11.4. Example

Let’s suppose you buy an asset expected to increase in value, say a Degas painting, and want to track this. (The insurance company will care about this, even if nobody else does.)

Start with an account hierarchy similar to that shown in Section 11.3, “Account Setup”, but replace ITEM1 with Degas and remove the ITEM2 accounts. We will assume that the Degas painting had an initial value of one hundred thousand dollars. Begin by giving your self $100,000 in the bank and then transferring that from your bank account to your Assets:Fixed Assets:Degas:Cost account (the asset purchase transaction). You should now have a main account window which appears like this:

Asset Appreciation Main Window

The asset appreciation example main window

11.4.1. Unrealized Gains

A month later, you have reason to suspect that the value of your painting has increased by $10,000 (an unrealized gain). In order to record this you transfer $10,000 from your Income:Unrealized Gains account to your Assets:Fixed Assets:Degas:Unrealized Gains account. Your main window will resemble this:

Asset Appreciation Main Window

Chart of Accounts after unrealized gain

11.4.2. Selling

Let’s suppose another month later prices for Degas paintings have gone up some more, in this case about $20,000, you estimate. You duly record the $20,000 as an unrealized income like above, then decide to sell the painting.

Three possibilities arise. You may have accurately estimated the unrealized gain, overestimated the unrealized gain, or underestimated the unrealized gain.

  1. Accurate estimation of unrealized gains.

    Your optimistic estimate of the painting’s value was correct. First you must record that the profits made are now realized gains, not unrealized gains. Do this by transferring the income from the Income:Unrealized Gains to the Income:Realized Gains account.

    Secondly, you must credit your bank account with the selling price of the painting. This money comes directly from your Assets:Fixed Assets:Degas sub-accounts. Transfer the full Assets:Fixed Assets:Degas:Cost value into Assets:Current Assets:Savings, and the full Assets:Fixed Assets:Degas:Unrealized Gains into Assets:Current Assets:Savings.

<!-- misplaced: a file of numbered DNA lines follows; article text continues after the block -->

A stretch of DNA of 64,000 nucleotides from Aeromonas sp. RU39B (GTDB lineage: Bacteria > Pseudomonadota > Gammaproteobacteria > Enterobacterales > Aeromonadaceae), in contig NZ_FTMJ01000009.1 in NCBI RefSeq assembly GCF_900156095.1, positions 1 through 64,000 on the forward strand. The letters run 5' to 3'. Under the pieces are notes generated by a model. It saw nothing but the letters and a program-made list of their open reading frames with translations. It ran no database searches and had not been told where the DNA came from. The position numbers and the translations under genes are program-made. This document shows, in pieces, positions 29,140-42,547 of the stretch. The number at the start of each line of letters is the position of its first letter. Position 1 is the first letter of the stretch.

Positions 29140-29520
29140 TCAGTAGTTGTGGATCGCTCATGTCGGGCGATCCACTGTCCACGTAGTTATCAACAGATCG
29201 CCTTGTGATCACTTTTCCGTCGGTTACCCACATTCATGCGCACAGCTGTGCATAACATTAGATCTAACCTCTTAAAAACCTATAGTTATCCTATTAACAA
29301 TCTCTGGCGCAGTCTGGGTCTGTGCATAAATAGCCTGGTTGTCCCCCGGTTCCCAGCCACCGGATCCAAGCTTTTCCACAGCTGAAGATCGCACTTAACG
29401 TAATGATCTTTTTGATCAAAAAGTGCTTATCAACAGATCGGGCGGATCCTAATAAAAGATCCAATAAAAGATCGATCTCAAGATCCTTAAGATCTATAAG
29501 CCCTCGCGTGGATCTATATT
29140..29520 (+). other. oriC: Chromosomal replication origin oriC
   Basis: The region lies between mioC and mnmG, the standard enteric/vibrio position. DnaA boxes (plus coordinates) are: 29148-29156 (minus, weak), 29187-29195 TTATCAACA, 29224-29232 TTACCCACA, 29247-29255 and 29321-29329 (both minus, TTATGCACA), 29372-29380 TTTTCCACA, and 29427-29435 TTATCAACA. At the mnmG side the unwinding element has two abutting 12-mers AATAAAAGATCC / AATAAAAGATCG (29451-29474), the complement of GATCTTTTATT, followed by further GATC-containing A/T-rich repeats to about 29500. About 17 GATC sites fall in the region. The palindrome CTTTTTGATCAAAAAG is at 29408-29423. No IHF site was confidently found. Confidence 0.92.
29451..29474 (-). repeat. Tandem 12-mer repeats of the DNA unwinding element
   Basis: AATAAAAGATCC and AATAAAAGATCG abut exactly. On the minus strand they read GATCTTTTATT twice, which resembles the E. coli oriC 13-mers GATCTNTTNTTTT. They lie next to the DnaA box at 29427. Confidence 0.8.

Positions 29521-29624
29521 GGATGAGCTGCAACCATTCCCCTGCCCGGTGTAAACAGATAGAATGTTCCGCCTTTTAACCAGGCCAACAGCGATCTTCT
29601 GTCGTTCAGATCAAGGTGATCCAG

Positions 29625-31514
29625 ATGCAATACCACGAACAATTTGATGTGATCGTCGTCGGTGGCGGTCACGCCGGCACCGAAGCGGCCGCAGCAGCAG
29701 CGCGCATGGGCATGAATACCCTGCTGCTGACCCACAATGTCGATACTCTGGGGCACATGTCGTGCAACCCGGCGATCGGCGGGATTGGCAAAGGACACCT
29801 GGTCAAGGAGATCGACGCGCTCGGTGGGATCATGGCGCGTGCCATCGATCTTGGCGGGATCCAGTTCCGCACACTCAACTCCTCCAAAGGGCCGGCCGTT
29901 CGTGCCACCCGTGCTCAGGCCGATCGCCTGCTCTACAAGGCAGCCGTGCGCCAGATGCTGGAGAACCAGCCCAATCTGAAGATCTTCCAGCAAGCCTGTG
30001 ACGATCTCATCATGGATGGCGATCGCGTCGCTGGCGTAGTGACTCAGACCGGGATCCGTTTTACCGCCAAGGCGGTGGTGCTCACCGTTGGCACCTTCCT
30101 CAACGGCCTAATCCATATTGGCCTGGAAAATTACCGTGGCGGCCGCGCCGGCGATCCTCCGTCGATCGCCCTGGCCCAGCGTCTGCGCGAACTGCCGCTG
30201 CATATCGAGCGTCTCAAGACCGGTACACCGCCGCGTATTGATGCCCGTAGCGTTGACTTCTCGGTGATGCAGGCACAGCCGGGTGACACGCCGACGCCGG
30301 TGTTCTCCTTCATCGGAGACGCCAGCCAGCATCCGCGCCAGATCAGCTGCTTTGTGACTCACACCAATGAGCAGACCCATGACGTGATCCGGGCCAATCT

These transactions should now appear as follows:

    Table 11.1. Turning an Unrealized Gain into a Realized Gain - Accurate Estimation

    Account Transfer to Transaction Amount Account Total
    Income:Unrealized Gains Income:Realized Gains $30,000 $0
    Assets:Fixed Assets:Degas:Cost Assets:Current Assets:Savings $100,000 $0
    Assets:Fixed Assets:Degas:Unrealized Gains Assets:Current Assets:Savings $30,000 $0


    This leaves the Assets:Current Assets:Savings account with a total of $130,000 and Income:Realized Gains with a total of $30,000.

    Asset Appreciation Main Window

    Chart of Accounts after realized gains

  2. Over estimation of unrealized gains.

    You were over-optimistic about the value of the painting. Instead of the $130,000 you thought the painting was worth you are only offered $120,000. But you still decide to sell, because you value $120,000 more than you value the painting. The numbers change a little bit, but not too dramatically.

    The transactions should now appear as follows (observe the last transaction which balances the Unrealized Gains account):

    Table 11.2. Turning an Unrealized Gain into a Realized Gain - Over estimation

    Account Transfer to Transaction Amount Account Total
    Income:Unrealized Gains Income:Realized Gains $20,000 $10,000
    Assets:Fixed Assets:Degas:Cost Assets:Current Assets:Savings $100,000 $0
    Assets:Fixed Assets:Degas:Unrealized Gains Assets:Current Assets:Savings $20,000 $10,000
    Assets:Fixed Assets:Degas:Unrealized Gains Income:Unrealized Gains $10,000 $0


    This leaves the Assets:Current Assets:Savings account with a total of $120,000 and Income:Realized Gains with a total of $20,000.

  3. Under estimation of unrealized gains.

    You manage to sell your painting for more than you thought in your wildest dreams ($150,000). The extra value is, again, recorded as a gain, that is an income.

    The transactions should now appear as follows (observe the last transaction which balances the Unrealized Gains accounts):

    Table 11.3. Turning an Unrealized Gain into a Realized Gain - Under estimation

    Account Transfer to Transaction Amount Account Total
    Income:Unrealized Gains Income:Realized Gains $50,000 $-20,000
    Assets:Fixed Assets:Degas:Cost Assets:Current Assets:Savings $100,000 $0
    Assets:Fixed Assets:Degas:Unrealized Gains Assets:Current Assets:Savings $50,000 $-20,000
    Income:Unrealized Gains Assets:Fixed Assets:Degas:Unrealized Gains $20,000 $0


    This leaves the Assets:Current Assets:Savings account with a total of $150,000 and Income:Realized Gains with a total of $50,000.